Taelyn B. (Boise, ID, 11th grade) – “Endangered West”
Medium: Colored pencil

Artist statement: My drawing depicts 11 endangered species and their different ecosystems found in the Western United States. The most difficult challenge was making this piece cohesive, even across different habitats that normally wouldn’t be found together. I live in Boise, Idaho, and am surrounded by wild places that I consider part of my home. I want to ensure that these ecosystems are protected. I hope viewers come away with an appreciation for our Western wild places and the importance of biodiversity and healthy ecosystems threatened by climate change and habitat loss. A high quality version of this image is available here.

Amelia K. (Pennington, NJ, 10th grade)– “Cautionary tale”
Medium: Gouache

Artist statement: In my piece, I focused on air pollution and fossil fuels. I showed factories pumping toxic gasses and fuels into the air. I also included a figure drawing childlike images of factors that have or will be destroyed by climate change. Broken green crayons symbolize the destruction of nature as climate change worsens. This is a completely possible future for our planet, with bumblebee death tolls rising due to climate change and clean water becoming inaccessible for the less fortunate. Without action this problem will only worsen. A high quality version of this image is available here.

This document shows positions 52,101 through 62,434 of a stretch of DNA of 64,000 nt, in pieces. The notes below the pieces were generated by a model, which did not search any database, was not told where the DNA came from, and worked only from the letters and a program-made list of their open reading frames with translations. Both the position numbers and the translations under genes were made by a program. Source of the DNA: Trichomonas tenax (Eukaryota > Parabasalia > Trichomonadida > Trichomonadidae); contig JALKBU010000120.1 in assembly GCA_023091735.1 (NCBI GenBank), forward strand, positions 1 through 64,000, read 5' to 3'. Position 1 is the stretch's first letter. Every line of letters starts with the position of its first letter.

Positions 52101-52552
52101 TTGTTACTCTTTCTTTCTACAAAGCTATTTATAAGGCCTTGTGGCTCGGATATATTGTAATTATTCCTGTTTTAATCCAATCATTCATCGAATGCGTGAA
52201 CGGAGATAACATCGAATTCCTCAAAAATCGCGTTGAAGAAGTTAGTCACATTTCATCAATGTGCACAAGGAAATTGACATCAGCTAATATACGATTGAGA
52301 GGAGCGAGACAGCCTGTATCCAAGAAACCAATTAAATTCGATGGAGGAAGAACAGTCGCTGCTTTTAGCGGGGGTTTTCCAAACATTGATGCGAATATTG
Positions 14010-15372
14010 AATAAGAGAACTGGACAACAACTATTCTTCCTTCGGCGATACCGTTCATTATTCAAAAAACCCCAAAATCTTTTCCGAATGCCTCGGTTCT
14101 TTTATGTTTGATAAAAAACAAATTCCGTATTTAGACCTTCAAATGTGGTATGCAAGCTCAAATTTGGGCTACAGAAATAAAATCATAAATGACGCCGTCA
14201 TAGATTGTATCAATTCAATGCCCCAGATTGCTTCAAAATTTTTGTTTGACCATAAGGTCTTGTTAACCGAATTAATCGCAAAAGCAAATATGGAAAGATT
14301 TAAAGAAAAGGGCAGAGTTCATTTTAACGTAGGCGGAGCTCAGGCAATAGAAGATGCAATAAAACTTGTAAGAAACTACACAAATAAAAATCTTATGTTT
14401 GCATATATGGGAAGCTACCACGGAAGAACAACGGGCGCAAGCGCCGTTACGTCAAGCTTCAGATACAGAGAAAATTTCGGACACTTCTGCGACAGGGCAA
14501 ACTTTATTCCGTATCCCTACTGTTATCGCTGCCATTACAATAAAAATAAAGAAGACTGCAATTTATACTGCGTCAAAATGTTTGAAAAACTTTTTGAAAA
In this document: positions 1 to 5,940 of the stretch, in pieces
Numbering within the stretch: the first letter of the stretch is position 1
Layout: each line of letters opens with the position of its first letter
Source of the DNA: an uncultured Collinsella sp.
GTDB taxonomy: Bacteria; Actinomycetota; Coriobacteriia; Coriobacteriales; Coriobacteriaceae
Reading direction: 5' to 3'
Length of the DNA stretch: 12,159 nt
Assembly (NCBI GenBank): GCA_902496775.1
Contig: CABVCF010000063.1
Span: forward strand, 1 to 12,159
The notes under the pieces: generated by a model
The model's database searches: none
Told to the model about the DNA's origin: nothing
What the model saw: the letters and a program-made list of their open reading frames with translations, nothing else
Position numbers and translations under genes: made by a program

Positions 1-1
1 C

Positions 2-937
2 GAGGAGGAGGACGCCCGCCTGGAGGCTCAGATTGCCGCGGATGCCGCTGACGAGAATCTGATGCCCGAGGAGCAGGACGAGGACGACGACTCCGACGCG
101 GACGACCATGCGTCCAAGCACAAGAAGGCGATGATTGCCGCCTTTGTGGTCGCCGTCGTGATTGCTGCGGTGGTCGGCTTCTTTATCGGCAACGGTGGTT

Ritika S. (Concord, NC, 8th grade)– “Redrawing The Earth”
Medium: Colored pencil

Artist statement: In my art, I try to convey that we can help reverse the effects of climate change. One hand is erasing the pollution caused by industrialization the world over, and the other is redrawing actions to restore the Earth’s beauty. I have always tried to help out the Earth, through stream clean-ups and more. I hope people learn from my art that they can help change the world by just doing simple things like driving less, not littering, and maybe even setting up solar panels or wind turbines. The effects of climate change are only in our hands, so we should do whatever we can to help. A high quality version of this image is available here.

More on the National Climate Assessment: The National Climate Assessment is the preeminent source of climate information for the United States, mandated by the Global Change Research Act of 1990. This report assesses the science of climate change, its impacts, and options for reducing present and future risk. It evaluates climate impacts across a wide range of interests, including water, forests and ecosystems, coasts and oceans, agriculture and rural communities, the built environment, energy and transportation, health and air quality, and economic and social systems. The Fifth National Climate Assessment is expected late 2023.  Learn more at: